8:00am – 9:00am Arrival Experience & Check-in

  • Performances by Dixon’s Violin, DJ Primeminister, and Cirque Amongus.
  • Networking and photographs in the Great Hall and Rivera Court.

    9:00am – 10:30am Session One

    • An Awesome Beginning with Justin Sailor & Friends


    • Jeff DeGraff – Dean of Innovation – Competing Values.
    • Geoff Horst – Chief Science Officer – Algal Scientific Corporation.
    • Bil Moore – Solutions Consultant – Strategic Products & Services.
    • Music by Dale Earnhardt Jr Jr.
    • Rick Devos – Founding Partner – ArtPrize.
    • Jocelyn Rainey – Founder – J Rainey Gallery.



    “When you change the vision of our young people, you change the thought process. Eventually it changes the heart, which ultimately changes their lives, and they become the change we need in the world.”

    10:30am – 11:15am Break

    • Share, interact, explore art, technology at TEDxLabs

    11:15am – 12:30pm Session Two

    • Karl Gude – Infographics & Social Media Instructor – Michigan State University.
    • Paul Savage – CEO – Nextek Power Systems.
    • Will Smidlein – Boy Wonder – Null Fear.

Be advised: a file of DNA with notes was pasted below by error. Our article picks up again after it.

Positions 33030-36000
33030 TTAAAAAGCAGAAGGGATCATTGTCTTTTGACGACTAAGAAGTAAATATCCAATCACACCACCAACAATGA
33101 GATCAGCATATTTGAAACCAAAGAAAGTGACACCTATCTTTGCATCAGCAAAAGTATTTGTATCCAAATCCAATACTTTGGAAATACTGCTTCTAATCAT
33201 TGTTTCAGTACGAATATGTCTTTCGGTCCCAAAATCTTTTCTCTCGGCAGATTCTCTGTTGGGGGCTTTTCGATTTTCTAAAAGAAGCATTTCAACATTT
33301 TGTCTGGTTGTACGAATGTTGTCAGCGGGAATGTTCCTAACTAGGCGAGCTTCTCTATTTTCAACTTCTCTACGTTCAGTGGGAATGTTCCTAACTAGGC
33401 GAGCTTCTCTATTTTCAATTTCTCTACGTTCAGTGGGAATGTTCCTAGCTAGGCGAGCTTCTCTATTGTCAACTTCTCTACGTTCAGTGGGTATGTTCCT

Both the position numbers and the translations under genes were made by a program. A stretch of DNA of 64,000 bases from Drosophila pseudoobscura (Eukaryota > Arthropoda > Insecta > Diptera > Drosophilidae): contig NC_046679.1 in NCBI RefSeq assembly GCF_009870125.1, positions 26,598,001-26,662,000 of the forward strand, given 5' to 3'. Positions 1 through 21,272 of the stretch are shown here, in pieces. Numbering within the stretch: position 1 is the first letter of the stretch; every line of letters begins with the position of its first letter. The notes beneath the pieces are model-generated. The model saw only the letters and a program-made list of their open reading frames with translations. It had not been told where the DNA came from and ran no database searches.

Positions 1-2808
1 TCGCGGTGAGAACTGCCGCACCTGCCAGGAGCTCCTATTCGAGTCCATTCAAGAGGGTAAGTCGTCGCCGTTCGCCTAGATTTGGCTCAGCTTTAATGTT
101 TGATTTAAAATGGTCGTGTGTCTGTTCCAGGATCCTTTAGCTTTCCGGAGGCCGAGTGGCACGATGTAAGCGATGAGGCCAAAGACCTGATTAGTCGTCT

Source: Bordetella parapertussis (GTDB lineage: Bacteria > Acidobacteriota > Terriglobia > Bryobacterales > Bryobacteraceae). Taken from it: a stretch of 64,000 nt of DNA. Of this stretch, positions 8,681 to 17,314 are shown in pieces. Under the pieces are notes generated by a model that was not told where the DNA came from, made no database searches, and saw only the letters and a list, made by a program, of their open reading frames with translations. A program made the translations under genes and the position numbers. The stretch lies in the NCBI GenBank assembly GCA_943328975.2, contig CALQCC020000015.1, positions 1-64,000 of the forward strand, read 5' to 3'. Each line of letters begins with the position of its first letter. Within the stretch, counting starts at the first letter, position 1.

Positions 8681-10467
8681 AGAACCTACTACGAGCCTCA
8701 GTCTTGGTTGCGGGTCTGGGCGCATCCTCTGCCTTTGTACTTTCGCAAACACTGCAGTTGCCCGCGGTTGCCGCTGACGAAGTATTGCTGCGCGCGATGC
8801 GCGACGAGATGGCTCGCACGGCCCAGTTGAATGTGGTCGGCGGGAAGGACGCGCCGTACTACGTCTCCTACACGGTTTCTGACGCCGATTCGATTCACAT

13-year-old web developer and entrepreneur “child prodigy.”

      • Music by Joybox Express.


      • Dianne Marsh – President – SRT Solutions.
      • Jessica Care Moore – Founder – Moore Black Press.
      • Stephen Clark – Interactive Anchor/Journalist – WXYZ-TV Channel 7.

      12:30pm – 2:00pm Lunch Break

      • Share, interact, explore art, technology at TEDxLabs Shades will be creating a mural in the courtyard.
      • Performances by Cirque Amongus.

        2:00pm – 3:45pm Session Three

        • Anuja Rajendra – Creator and CEO – BollyFit.
        • Kami Pothukuchi – Director of SEED Wayne – Wayne State University.
        • Jerry Paffendorf & Mary Lorene Carter – Founders – LOVELAND.


          • Herman Moore – Entrepreneur & Hall of Famer.
          • Music by DJ Primeminister.
          • Jim Scapa – CEO – Altair Engineering.
          • Paul Nielsen – Founder – Wunderground Magic.
          • Steve Kahn – Director Math Corps – Wayne State University.
          Professor Steve Kahn is the Director of the WSU Center for Excellence and Equity in Mathematics, a series of programs designed to produce success for Detroit students as they pursue their education from elementary and middle school through high school and college. Built by Dr. Kahn, the two cornerstone programs of the Center, the WSU Math Corps at the middle and high school levels and the WSU Emerging Scholars Program at the college level, have received not only local, but national recognition for their dramatic results. Professor Kahn has received many honors and awards for teaching, as well as for his work in support of the Detroit Public Schools and the students of Detroit. Most recently, the Michigan Section of the Mathematical Association of America awarded him the prestigious 2003 Distinguished College or University Teaching Award. A part of the Wayne State faculty since 1981, Dr. Kahn holds a B.S. in Mathematics from SUNY, and M.A. and Ph.D. degrees in Mathematics from the University of Maryland.